Football2 (football squared) obviously goes further. It increases the value of football by multiplying its basic qualities to result in innumerable benefits: teaching children and young people about the value of teamwork, respecting others, defining goals and fighting to achieve them, rising to challenges and overcoming adversity. Organized football can have a significant role in imparting these essential life skills.

But football can be even more than this. It can (and, in FIFA's view, must) contribute towards building a better future. If used correctly, it is a powerful and unique communication tool that can be used for education, awareness raising, information and integration.

Hundreds of organizations all around the world use football on a daily basis as a tool to achieve their social development aims. Such organizations are tackling the issues facing children and young people in the most disadvantaged communities and offering them opportunities to grasp a brighter future, with projects ranging from education and conflict resolution to the promotion of health messages and environmental protection. One example is Kick4Life in Lesotho, which has been supported by FIFA since 2009 and is the beneficiary of one of the 20 Football for Hope community centers recently built in Africa. The organization uses football in its work on disease prevention, teaching literacy, and social integration of orphaned and vulnerable children.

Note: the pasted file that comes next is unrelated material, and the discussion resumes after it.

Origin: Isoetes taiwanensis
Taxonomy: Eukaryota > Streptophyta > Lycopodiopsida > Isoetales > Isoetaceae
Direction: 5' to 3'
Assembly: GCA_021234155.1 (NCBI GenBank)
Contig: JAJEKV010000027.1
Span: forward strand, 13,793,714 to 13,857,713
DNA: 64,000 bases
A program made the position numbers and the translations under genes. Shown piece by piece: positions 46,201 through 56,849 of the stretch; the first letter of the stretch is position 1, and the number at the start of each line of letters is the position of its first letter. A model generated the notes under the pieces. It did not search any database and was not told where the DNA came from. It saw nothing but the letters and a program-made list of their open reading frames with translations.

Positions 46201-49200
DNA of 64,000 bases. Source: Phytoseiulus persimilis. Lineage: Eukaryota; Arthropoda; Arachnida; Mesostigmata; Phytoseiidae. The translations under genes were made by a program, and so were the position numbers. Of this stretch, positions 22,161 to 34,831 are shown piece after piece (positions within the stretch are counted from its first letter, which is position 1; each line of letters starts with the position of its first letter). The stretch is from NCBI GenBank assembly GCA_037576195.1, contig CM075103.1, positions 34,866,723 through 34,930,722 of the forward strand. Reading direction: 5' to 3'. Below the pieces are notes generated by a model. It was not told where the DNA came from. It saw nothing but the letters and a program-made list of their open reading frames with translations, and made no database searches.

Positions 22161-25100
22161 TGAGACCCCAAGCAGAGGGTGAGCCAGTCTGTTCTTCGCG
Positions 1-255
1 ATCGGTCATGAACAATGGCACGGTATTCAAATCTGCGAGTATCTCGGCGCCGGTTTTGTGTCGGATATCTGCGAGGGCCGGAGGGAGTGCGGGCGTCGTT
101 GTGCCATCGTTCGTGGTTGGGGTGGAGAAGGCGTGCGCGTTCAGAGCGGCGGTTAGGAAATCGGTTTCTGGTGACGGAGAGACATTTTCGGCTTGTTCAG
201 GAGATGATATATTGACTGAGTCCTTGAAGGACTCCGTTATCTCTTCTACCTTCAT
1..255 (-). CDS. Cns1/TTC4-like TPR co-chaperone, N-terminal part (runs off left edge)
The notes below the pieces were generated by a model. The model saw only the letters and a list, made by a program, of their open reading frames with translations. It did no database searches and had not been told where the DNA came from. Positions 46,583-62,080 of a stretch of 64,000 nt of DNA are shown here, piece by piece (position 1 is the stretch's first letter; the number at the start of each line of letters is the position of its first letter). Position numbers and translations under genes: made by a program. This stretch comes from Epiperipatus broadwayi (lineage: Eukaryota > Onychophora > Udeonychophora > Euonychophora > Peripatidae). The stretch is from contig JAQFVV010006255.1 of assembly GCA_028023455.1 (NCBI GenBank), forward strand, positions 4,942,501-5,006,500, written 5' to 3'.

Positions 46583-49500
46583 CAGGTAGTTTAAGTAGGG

This is football exploiting its unique and powerful potential, resulting in a force that is rarely recognized but that is contributing to the creation of a better future for an ever increasing number of individuals and communities, especially those most in need. This is football3 (football cubed): football elevated to perhaps its highest "power."

Since its launch, Football for Hope has provided support to over 450 programs like Kick4Life in more than 80 countries on every continent, thereby becoming the most ambitious initiative of its type in the world. FIFA's involvement in social development through football and with the organizations implementing this ethos at the local level has grown exponentially and become a fundamental part of our commitment to social responsibility. One of the pillars of FIFA's mission is to "build a better future" and we fully believe in using football elevated to its highest "power" to achieve that.

This post is part of a series produced by The Huffington Post and Kick4Life, which is a non-profit that uses soccer as a vehicle to address social disadvantage and transform the lives of youth in the nation of Lesotho. To see all the posts in the series, read here. To learn more about Kick4Life and their World Cup Challenge on Crowdrise, read here.